Geo Week News

February 20, 2013

ILMF 2013 wrap-up

ILMF 2013 Exhibit Hall

I spent most of last week at the International LiDAR Mapping Conference (ILMF 2013) in Denver, Colo. I found it to be an interesting event both for what it was and what it was not. If you haven’t ever been or if you have any interest in mobile scanning, GIS, or photogrammetry, ILMF is certainly worth a trip. So, here are my top 5 takeaways from ILMF 2013:

  1. This was not SPAR International. That is not necessarily good or bad, but I was quite surprised at how few people I knew at ILMF. I was aware that there is a huge split in lidar mapping between static and mobile collection methods (especially on the software side), but it was never more apparent to me than at this show. We (SmartGeoMetrics) had a booth and as it turns out we had the only non-mobile/<1cm accuracy laser scanner in the exhibit hall! There were a few companies that exhibit at SPAR (GeoDigital, Hexagon, MDL, Velodyne, Z+F, etc.), but the focus was much more on GIS level mapping as opposed to the engineering grade mapping that is so heavily favored at SPAR.
  2. Those GIS guys are all convinced that UAVs are the future. It was the one, “I can’t wait until…” topic that I kept hearing from people at all levels of the lidar mapping industry. The most interesting part to me was the movement away from something big enough to carry a large payload of sensors to a swarm of interconnected micro-UAVs that each had a single sensor. It certainly seems like a good way to get around some of the more persistent problems that have kept the UAV industry from going mainstream.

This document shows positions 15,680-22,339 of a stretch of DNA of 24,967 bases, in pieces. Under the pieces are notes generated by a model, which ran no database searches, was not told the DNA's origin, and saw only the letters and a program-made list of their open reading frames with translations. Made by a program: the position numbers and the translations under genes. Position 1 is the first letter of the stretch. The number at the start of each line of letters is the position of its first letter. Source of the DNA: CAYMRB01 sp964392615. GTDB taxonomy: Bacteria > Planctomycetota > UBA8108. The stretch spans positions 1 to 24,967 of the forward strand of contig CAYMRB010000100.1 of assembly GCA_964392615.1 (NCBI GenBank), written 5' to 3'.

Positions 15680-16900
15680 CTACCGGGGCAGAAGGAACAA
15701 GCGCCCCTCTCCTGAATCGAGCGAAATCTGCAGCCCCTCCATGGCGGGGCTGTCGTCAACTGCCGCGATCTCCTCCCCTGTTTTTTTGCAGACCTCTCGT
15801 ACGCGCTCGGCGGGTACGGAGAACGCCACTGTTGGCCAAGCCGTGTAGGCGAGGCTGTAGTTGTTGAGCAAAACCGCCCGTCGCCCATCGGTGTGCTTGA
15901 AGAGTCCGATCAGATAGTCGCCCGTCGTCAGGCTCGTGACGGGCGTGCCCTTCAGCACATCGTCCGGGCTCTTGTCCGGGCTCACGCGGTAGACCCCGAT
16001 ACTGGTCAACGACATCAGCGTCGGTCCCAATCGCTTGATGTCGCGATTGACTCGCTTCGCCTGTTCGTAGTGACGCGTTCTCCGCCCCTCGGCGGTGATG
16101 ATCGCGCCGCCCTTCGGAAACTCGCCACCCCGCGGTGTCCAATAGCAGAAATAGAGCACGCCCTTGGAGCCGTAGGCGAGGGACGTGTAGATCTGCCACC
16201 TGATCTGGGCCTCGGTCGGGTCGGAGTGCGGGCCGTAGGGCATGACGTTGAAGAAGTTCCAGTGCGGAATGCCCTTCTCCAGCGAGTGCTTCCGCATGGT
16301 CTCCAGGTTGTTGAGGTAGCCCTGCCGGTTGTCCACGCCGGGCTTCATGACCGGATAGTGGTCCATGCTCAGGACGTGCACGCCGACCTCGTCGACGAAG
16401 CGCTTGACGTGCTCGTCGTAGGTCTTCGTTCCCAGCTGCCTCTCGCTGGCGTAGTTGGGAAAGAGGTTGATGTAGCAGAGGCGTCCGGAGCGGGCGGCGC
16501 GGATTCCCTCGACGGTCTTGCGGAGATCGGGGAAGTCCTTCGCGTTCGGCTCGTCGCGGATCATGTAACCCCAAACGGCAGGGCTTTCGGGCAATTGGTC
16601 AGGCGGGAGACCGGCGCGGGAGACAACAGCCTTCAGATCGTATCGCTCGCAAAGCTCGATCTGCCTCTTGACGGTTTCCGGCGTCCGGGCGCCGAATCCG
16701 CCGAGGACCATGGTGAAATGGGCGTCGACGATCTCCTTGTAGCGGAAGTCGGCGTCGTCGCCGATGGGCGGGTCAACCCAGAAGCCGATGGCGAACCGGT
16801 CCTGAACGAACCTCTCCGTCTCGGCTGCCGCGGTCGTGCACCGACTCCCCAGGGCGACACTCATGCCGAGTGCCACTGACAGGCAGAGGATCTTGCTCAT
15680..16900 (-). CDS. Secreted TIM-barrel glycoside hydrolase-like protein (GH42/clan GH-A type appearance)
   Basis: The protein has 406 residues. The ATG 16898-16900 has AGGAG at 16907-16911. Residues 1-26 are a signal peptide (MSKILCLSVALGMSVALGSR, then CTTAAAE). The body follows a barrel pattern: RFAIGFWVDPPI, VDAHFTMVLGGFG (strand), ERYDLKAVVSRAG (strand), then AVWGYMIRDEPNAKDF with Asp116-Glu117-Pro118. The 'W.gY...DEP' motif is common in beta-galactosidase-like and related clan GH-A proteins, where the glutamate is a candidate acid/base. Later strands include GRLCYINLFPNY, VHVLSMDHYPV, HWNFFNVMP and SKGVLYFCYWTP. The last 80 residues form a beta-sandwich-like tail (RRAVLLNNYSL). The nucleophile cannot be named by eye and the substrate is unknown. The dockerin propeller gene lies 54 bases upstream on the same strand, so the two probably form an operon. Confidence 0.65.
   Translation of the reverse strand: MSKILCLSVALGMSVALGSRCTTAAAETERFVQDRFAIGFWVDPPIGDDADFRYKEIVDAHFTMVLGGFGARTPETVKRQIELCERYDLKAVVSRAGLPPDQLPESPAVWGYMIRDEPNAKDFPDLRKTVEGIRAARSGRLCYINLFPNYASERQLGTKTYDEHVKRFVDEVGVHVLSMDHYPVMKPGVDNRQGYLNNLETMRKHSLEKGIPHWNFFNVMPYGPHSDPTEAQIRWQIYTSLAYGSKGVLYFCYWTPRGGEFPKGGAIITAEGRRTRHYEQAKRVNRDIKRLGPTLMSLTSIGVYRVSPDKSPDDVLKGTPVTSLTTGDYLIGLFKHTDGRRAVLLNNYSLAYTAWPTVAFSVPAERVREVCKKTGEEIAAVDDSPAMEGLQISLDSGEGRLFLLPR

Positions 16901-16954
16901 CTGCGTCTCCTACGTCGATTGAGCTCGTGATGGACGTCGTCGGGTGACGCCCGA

3. GIS software has not changed much when it comes to point cloud data. One of my first projects using a laser scanner required a deliverable in ArcView. It was a nightmare, but I was assured by everyone involved that it was just a matter of time until ESRI products would have full point cloud support. Everything was going 3D and it would, too! Ehhh, not so much. It is better. But every example I saw used data derived from point clouds but not the actual clouds. The amount of middleware that was offered to bridge that gap was astounding to me. I’ve thought a lot about why development in GIS apps is so different than with CADD and all I can come up with is that it is a response to the very different user base. ESRI sells a lot of licenses to groups that don’t collect the data and to groups that only use the 2D aspect of GIS (tax collection, medical studies, political science, etc.). I guess there is a lot less of a push from their users to integrate such a raw format as point clouds.
  4. This may be the last year that ILMF and SPAR are so separate. With more of us moving into mobile mapping with scanners, we will be looking for software solutions that don’t rely on point normals and most of that was already at ILMF. I don’t know if more of these vendors will start coming to SPAR or vice versa but in the end all of our data is getting more and more similar so I suspect our needs will as well.
  5. I might be in the wrong business. While we were there, US Bank had a conference for its lower level (non-executive) employees. The bank wasn’t covering all of the expenses for the 1,600 people they had sent to the Hyatt, but considering the number of them I had to fight through to buy my $12 glasses of bourbon, I have a feeling they covered most everything else. As smart and as technically proficient as we all are I couldn’t think of many of us whose companies had 1,600 employees, much less the ability to send them all somewhere for “team building.”

Finally, if you’re wondering what the conference facilities looked like, I did happen to scan the building with my new Viametris iMMS indoor mobile scanner. Take a look:


Want more stories like this? Subscribe today!

Read Next

Related Articles


Join the Discussion